"Chapter 1062.02 article B of Hudson’s Codified Ordinances states that: No person shall injure, deface or disturb any part of a park or any building, sign, equipment or other property found therein, nor shall any tree, flower, shrub, rock or other mineral be removed, injured or destroyed. As a result, we do not allow metal detecting at this time." -Eric Hutchinson, Parks Superintendent, City of Hudson 07/08/2009
Metal detecting prohibited.
Bristolville Park, metal detecting prohibited.
"We currently do not have any laws prohibiting the use of metal detectors in our parks." -Chris Pozzuto, Assistant City Manager, City of Springboro 07/13/2009
• Wood County Park District
"1.1 Defacement, Destruction, Removal
No person shall injure, deface, destroy, or remove any part of the Park or building, sign, equipment, or other property found therein, nor shall any tree, flower, shrub, or other vegetation, or fruit or seed thereof, rock or stone rip-rap, or mineral be removed, injured destroyed, or disturbed. (2909.05)"
Ohio State Parks
Metal detecting is prohibited in Ohio state parks, except sandy beach areas. Written permission must be obtained from the park manager at the state park of your choice to use a metal detector in any other park area.
I have some information on some specific state parks that have issued permits:
Geneva State Park (440) 466-8400
Permits may be obtained at the park manager’s office. Time limitations and restricted areas may apply.
Punderson State Park (440) 564-2279
Permits are issued at the ranger’s office. Enter park from SR 87, pass sports chalet and sledding hill road. Park office is the first building on the right.
"Use of metal detectors is allowed on the sandy portion of the beach area at any of our state park beaches. Written permission must be obtained from the park manager at the park of your choice to use a metal detector in any other park area."
Ohio Administrative Code, 1501:3 Division of Forestry, Chapter 1501:3-2 Rules for Visitation, 1501:3-2-20 Metal detectors prohibited.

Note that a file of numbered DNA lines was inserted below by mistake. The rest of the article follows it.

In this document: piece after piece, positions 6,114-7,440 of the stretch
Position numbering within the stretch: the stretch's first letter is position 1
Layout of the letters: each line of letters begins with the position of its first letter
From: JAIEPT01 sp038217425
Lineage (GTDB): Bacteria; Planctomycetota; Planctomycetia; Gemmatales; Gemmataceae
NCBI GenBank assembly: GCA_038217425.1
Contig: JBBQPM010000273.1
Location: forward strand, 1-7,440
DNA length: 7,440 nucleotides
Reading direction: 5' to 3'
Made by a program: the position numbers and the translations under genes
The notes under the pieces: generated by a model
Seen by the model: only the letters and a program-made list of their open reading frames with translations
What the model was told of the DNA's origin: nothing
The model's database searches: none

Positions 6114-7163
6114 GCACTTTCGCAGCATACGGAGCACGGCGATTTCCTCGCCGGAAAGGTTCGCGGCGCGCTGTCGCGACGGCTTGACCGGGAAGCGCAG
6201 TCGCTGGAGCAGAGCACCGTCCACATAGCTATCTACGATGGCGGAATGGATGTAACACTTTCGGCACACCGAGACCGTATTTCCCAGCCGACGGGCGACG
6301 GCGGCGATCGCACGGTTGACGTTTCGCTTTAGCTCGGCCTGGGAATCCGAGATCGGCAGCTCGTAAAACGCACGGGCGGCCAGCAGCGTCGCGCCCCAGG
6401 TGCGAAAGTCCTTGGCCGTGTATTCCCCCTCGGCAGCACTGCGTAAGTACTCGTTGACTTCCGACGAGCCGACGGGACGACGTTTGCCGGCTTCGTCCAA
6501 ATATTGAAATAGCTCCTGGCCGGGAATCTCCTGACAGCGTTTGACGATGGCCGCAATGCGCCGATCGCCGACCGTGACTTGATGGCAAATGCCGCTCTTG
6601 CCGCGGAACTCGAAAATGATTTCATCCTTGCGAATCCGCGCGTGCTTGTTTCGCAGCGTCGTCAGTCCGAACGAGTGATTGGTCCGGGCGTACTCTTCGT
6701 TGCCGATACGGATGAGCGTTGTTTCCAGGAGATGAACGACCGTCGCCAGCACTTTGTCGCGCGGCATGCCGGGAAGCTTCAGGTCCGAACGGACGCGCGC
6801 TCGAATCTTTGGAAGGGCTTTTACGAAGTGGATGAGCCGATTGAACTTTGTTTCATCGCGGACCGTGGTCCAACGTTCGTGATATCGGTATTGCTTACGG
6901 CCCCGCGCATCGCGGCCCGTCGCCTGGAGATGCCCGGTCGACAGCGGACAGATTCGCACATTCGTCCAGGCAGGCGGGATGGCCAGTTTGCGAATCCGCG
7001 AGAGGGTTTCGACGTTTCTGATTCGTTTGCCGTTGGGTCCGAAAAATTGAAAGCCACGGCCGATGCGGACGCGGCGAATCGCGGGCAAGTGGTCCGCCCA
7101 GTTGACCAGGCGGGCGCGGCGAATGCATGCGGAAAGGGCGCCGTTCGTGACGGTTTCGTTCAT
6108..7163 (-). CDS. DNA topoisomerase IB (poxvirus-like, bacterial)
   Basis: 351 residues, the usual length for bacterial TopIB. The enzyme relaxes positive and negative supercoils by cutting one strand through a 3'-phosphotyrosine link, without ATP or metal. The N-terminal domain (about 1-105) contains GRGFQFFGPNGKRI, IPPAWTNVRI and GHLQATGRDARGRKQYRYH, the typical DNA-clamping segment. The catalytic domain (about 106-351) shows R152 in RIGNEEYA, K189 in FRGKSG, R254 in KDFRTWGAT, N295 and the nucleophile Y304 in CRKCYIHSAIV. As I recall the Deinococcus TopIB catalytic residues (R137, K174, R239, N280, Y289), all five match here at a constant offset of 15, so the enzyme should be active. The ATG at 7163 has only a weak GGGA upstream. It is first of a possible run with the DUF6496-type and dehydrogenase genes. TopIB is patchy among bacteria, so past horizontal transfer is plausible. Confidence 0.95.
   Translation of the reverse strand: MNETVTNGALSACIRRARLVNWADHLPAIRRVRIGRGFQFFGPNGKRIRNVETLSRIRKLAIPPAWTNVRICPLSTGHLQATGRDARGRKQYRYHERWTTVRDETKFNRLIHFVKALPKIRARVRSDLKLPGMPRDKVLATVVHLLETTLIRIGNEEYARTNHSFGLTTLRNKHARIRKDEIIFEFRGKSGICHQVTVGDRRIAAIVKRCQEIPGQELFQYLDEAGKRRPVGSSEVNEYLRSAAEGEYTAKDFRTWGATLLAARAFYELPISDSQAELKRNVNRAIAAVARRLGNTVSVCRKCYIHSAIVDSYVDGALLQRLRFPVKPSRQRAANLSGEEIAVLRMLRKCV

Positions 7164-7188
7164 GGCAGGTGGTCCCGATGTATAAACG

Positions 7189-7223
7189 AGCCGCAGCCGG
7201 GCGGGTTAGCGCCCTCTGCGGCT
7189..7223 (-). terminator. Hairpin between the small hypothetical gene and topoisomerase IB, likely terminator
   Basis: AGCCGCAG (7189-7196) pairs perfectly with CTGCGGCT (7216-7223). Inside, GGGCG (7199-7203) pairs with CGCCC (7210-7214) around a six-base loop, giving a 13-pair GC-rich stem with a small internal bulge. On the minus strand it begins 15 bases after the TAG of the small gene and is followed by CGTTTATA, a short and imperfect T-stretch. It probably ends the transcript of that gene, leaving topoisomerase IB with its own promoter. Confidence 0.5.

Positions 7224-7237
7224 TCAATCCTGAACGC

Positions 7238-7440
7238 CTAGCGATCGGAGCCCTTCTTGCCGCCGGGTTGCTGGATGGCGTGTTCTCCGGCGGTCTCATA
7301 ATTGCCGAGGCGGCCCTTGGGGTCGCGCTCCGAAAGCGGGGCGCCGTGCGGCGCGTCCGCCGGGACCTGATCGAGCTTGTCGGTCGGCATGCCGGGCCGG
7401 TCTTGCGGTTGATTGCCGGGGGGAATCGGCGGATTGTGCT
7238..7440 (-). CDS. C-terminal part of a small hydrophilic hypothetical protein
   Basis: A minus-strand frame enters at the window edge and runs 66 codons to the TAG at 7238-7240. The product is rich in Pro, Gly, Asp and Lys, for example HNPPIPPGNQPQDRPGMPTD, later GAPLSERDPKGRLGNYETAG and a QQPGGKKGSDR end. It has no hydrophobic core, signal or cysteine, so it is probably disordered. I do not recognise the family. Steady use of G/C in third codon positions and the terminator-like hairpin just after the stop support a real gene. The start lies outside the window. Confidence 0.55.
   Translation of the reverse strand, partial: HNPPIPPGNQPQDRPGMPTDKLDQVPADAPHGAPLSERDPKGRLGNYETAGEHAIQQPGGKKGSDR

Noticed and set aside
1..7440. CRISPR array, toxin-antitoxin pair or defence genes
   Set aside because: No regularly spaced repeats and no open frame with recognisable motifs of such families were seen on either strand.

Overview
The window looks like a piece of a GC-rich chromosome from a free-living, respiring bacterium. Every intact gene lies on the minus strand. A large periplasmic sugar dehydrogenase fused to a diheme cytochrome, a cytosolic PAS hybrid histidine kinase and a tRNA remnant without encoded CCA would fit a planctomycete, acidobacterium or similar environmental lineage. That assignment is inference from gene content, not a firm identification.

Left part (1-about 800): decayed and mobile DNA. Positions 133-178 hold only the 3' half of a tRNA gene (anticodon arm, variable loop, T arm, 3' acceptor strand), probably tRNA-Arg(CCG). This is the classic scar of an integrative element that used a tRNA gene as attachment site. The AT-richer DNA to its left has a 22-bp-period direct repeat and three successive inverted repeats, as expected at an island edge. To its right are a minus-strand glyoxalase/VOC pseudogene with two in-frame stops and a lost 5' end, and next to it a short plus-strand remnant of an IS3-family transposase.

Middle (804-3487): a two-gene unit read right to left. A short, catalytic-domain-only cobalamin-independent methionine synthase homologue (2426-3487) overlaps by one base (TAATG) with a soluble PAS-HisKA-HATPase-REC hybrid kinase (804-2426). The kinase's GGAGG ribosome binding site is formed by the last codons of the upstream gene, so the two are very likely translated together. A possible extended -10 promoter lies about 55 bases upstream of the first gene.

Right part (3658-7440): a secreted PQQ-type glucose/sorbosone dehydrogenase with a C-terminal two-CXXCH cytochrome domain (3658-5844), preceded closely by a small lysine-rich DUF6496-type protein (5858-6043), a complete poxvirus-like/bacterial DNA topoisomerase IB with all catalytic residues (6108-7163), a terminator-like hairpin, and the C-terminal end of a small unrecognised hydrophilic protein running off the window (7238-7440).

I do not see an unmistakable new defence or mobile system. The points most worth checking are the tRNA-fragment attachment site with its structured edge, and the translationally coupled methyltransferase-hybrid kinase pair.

No person shall use or offer for use any device for the purpose of locating or removing any metallic objects or any other objects of value from any lands or waters administered by the division without first having obtained written permission from the chief of the division or authorized agent.
Rule promulgated under: RC 119.03; Rule authorized by: RC 1503.01; Rule amplifies: RC 1503.01
Ohio Administrative Code, 1501:41 Division of Parks and Recreation, Chapter 1501:41-7 Hours of Operation and Recreational Activities, 1501:41-7-08 Metal detectors prohibited.
No person shall use or offer for use any device for the purpose of locating or removing any metallic objects or any other objects of value from any lands or waters of the Division without first having obtained written permission from the area manager, except that sand beaches shall be exempt from the prohibition.
R.C. 119.032 review dates: 03/04/2005 and 03/01/2010
National Forests and Parks
Check with the Director of the park you are interested in FIRST! Tangling with the Feds can get your detector and vehicle seized!
“Metal detector use is allowed in SOME developed campgrounds and picnic areas if they are not specifically closed to such activity. If archaeological remains are known to exist in a campground or picnic area, a closure to metal detecting would be posted. It is permissible to collect coins, but prospecting for gold would be subject to mining laws. However, you should know that agencies have not identified every archaeological site on public lands, so it is possible you may run into such remains that have not yet been discovered. Archaeological remains on federal land, known or unknown, are protected under law. If you were to discover such remains, you should leave them undisburbed, stop metal detecting in that area, and notify the local FS office. I have included the legal citations below for your information.
The Forest Service has conducted numerous projects in conjuntion with metal detectorists and metal detecting clubs through our volunteer archaeological program, Passport In Time (PIT). The cooperation has been fun for both the detectorists and the agency's archaeologists. Locating archaeological sites becomes a joint endeavor and we learn a lot! You can receive the PIT Traveler, our free newsletter advertising the PIT projects each year, by calling 1-800-281-9176. Look for the ones where we request metal detecting expertise!”
Here are the legal citations:
Code of Federal Regulations, 36 CFR 261.9: "The following are